Ever since stumbling upon an abandoned homestead as a teenager, Corinne Cowell has been fascinated by old buildings that are left to weather and decay.
“There are stories associated with these homesteads — memories that have passed with time, of people’s daily lives, of their experiences of hardship and joy,” said Cowell.
The Calgary artist explores these themes in her mixed-media show Prairie Narratives, at the Harris-Warke Gallery upstairs in Red Deer’s Sunworks store.
Cowell’s richly textured artworks often combine felted wool skies and rolling prairie, with ghostly back-and-white photographs of old, abandoned homes or cars. Sometimes ripply northern lights are created with acrylic paint or embroidery, giving these images a dramatic, layered effect.
Cowell admitted she’s been searching for homesteads since the summer when she and her siblings explored the old Geary house — a turn-of-the-last-century clapboard bungalow found on the property next-door to her family cabin near Fairmont, B.C.
“I purposely drive around looking for old buildings, said the 46-year-old, who’s also trained her husband, kids and friends to watch for ‘Prairie ghosts.’ “I get these calls now, saying, ‘Corinne, I saw a ghost!’”
Several abandoned homes from Alberta appear in Cowell’s artworks, including ones from Donalda in a work called 3 a.m., and Carstairs in 11:30 p.m.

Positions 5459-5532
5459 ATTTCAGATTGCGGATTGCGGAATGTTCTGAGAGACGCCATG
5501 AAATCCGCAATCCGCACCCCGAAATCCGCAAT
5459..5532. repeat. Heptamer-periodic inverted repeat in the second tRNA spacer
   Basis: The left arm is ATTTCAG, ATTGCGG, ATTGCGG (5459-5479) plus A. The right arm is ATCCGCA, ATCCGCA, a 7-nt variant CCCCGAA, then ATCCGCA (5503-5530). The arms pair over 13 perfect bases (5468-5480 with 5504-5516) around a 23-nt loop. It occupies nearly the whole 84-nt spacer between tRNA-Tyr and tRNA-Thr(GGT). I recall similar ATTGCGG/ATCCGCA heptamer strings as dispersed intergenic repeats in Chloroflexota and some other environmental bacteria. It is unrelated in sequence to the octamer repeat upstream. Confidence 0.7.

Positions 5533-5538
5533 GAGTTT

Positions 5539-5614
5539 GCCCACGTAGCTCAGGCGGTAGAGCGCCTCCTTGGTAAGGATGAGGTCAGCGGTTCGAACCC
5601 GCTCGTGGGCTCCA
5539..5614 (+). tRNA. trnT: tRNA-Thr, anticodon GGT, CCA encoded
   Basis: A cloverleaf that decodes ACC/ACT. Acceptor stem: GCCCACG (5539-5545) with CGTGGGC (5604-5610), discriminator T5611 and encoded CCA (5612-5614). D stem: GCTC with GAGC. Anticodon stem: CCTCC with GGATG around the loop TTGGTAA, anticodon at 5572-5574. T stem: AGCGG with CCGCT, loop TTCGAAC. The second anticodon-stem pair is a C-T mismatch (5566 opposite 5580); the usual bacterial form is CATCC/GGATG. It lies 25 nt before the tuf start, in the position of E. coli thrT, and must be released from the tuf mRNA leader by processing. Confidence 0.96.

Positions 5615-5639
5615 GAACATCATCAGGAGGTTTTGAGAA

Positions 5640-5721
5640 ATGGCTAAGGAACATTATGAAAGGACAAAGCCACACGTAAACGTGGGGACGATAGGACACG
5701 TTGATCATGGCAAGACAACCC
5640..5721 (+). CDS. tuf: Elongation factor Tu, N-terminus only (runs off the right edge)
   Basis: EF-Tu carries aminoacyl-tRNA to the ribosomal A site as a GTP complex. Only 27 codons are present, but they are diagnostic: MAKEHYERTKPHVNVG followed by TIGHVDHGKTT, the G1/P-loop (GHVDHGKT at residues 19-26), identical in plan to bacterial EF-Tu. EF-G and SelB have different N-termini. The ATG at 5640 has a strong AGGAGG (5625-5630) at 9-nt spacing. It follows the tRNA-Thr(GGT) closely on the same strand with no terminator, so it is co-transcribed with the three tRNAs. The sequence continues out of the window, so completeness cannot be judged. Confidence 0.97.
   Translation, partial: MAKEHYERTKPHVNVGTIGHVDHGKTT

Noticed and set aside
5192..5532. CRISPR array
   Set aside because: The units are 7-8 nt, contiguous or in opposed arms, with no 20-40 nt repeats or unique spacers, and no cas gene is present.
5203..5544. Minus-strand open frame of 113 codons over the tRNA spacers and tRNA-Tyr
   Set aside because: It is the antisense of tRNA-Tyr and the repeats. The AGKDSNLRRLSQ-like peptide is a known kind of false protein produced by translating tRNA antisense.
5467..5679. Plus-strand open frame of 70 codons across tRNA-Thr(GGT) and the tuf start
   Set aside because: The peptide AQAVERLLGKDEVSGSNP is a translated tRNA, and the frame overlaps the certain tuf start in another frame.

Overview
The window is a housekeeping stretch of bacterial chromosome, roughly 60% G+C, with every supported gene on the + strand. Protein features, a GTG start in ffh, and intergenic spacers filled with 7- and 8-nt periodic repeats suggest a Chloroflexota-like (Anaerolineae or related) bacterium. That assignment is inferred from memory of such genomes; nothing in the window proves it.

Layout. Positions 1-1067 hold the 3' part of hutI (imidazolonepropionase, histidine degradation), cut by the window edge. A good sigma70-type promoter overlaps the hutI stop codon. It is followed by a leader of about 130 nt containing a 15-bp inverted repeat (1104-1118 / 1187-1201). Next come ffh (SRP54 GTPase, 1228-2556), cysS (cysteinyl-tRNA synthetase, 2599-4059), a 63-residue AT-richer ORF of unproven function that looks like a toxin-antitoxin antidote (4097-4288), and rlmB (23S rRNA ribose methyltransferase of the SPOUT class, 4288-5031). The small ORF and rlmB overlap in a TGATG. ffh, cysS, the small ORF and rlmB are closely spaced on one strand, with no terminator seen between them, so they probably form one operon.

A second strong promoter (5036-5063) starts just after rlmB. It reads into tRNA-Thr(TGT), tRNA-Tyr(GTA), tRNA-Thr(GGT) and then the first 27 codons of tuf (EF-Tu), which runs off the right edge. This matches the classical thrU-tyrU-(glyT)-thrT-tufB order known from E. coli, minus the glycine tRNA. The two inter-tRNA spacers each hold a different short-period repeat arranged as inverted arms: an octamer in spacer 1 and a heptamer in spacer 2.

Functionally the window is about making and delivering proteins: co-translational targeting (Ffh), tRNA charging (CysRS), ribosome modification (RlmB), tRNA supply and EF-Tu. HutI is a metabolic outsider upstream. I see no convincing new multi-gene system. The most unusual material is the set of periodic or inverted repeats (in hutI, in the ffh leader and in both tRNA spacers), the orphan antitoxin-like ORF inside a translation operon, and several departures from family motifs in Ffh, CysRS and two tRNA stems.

Disintegrating farm sheds are sinking into the soil in 7 p.m., while Quickening shows an eerie view of her early object of fascination: The Geary house looks about to be swallowed by a dark, cavernous sky.
Cowell hopes to engage viewers by giving these old buildings a sense of “presence” in their expansive Prairie environments.
The artist who trained in fibre arts, photography and painting at the Alberta College of Art and Design, is currently working towards getting her Bachelor of Fine Arts degree. The Toronto native moved to Alberta at the age of 12 when her physician father got a job working in Occupational Health and Safety in the oil industry.
Cowell, who was elated by her first impressions of the open spaces in this province, has lately been talking to her grandmother in Ottawa to piece together her own family history.
Strangely enough, she isn’t interested in finding out facts about the people who lived in the Geary house, or any other homestead she has photographed. She suggested the imagination is always freer to roam in the absence of specifics.
“I’m hoping people will look (at my work) and think about their own history and ancestry… and that it makes them ponder…”
The exhibit continues to May 13.